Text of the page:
Radio killed the film star?

"A Farm Family Listening to Their Radio." Image courtesy of the National Archives (ID: 5729282).

On this day in 1925, the Telegraph Herald reported an increase in home radios across the area was hurting Cuba City's movie business:
Cuba City, Wis., Jan. 5—Special: The installation of radiophones in homes in towns and villages, and out on the farms is beginning to cut deep inroads into movie theatres. Over in North Hollow, west of Cuba City, one farmer has a radio outfit and when it is tuned up all the farmers on the telephone lines take down their receivers and get all the good music, singing and lectures free of charge.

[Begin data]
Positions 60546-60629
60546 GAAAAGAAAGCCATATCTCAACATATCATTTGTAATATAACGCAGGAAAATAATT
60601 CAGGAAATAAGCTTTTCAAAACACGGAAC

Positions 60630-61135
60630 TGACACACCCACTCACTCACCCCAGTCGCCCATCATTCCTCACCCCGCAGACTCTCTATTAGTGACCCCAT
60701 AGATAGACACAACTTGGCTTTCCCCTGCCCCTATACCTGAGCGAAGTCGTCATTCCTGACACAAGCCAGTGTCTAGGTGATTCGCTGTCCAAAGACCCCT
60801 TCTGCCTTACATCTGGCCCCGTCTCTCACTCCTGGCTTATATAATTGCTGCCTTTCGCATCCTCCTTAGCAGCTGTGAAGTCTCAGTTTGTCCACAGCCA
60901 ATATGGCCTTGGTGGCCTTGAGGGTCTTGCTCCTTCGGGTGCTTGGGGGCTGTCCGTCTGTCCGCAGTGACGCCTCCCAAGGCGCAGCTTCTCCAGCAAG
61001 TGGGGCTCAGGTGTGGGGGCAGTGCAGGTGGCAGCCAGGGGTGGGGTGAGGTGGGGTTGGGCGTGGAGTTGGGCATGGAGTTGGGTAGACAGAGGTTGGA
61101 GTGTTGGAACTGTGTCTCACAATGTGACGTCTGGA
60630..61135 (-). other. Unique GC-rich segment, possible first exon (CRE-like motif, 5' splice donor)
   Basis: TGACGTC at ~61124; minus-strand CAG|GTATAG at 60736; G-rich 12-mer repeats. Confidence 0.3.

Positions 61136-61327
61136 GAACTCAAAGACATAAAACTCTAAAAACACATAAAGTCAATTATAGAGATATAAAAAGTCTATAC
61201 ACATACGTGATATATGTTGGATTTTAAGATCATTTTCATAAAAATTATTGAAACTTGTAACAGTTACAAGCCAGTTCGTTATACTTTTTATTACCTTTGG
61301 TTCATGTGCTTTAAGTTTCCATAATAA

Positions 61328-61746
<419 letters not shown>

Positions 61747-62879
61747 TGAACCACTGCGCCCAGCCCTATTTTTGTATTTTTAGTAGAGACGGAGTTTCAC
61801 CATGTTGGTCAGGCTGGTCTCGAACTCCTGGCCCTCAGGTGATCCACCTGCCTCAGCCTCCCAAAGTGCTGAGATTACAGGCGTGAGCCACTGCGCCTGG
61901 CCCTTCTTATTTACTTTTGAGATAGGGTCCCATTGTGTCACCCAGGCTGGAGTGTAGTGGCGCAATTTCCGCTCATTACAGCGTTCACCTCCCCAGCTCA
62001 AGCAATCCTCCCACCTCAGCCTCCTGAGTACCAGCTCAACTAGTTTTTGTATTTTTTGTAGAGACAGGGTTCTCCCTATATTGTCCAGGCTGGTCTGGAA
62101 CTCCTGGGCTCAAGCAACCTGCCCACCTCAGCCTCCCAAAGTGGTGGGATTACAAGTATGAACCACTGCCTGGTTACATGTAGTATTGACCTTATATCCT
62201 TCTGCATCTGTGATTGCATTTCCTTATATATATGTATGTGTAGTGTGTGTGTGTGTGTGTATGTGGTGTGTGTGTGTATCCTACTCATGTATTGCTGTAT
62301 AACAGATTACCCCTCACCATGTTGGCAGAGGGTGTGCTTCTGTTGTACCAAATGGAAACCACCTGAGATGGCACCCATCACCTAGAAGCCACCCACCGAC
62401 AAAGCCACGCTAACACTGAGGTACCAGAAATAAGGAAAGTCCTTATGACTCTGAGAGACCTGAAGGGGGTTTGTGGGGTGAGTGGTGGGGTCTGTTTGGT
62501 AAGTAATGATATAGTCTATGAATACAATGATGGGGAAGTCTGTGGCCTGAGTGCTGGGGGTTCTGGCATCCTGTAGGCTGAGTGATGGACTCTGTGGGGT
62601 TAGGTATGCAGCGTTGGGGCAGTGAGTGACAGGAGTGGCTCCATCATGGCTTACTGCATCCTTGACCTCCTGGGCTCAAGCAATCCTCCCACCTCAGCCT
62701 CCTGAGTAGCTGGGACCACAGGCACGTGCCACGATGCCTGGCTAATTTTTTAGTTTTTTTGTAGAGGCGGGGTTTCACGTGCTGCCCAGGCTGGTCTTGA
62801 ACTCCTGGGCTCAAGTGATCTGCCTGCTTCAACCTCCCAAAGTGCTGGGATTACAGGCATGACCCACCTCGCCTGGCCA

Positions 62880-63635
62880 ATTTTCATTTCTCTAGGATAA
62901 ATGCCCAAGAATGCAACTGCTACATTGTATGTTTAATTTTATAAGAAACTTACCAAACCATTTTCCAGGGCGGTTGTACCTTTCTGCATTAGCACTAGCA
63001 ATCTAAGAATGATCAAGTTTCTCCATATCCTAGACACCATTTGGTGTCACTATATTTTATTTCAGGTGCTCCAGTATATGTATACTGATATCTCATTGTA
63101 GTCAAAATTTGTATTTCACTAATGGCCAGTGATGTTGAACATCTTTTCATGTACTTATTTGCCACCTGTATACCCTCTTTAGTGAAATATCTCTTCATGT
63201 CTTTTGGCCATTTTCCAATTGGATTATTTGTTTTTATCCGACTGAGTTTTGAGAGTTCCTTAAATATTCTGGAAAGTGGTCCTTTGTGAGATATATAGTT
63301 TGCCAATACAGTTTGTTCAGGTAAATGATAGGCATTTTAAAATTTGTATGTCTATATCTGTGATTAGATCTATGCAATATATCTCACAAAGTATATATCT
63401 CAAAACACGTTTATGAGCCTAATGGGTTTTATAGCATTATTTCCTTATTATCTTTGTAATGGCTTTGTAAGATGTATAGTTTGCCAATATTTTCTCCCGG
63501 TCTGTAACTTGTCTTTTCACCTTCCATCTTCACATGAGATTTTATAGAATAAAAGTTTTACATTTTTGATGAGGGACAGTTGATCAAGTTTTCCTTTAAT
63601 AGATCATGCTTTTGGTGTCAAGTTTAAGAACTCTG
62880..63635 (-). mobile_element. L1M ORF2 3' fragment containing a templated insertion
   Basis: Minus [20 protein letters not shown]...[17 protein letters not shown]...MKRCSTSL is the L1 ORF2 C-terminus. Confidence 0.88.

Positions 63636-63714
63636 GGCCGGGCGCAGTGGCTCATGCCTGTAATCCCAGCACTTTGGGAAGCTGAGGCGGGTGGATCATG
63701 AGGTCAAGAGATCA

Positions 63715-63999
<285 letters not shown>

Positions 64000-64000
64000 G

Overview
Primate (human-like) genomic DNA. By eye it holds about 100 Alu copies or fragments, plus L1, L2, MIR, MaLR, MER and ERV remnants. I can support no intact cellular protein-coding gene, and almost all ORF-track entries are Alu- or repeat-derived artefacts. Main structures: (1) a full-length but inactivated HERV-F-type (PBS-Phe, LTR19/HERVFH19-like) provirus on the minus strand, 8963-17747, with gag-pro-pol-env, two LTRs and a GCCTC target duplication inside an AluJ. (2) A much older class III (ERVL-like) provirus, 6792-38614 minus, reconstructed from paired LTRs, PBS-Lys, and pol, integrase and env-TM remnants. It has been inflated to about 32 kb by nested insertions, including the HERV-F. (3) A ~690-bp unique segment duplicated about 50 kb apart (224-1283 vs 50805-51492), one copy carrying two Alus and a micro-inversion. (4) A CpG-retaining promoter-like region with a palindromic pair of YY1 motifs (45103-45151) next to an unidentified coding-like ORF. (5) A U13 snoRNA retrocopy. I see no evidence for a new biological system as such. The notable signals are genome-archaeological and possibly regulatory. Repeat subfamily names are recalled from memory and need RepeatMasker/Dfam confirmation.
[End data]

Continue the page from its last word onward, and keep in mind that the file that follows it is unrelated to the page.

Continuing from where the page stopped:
Teasdale & Redfearn, lessees of the Auditorium theatre in Cuba City have cancelled their lease on the building and have ceased operations. Last Wednesday evening they gave their last film plays. They claim their business has fallen off tremendously of late and that they have lost as high as $100 a week on some of their recent offerings.

Fortunately, an uptick in home radios did not spell the end of movie theaters in Cuba City. The Cuba Theatre would open its doors in 1936 and operate for nearly 40 years. 


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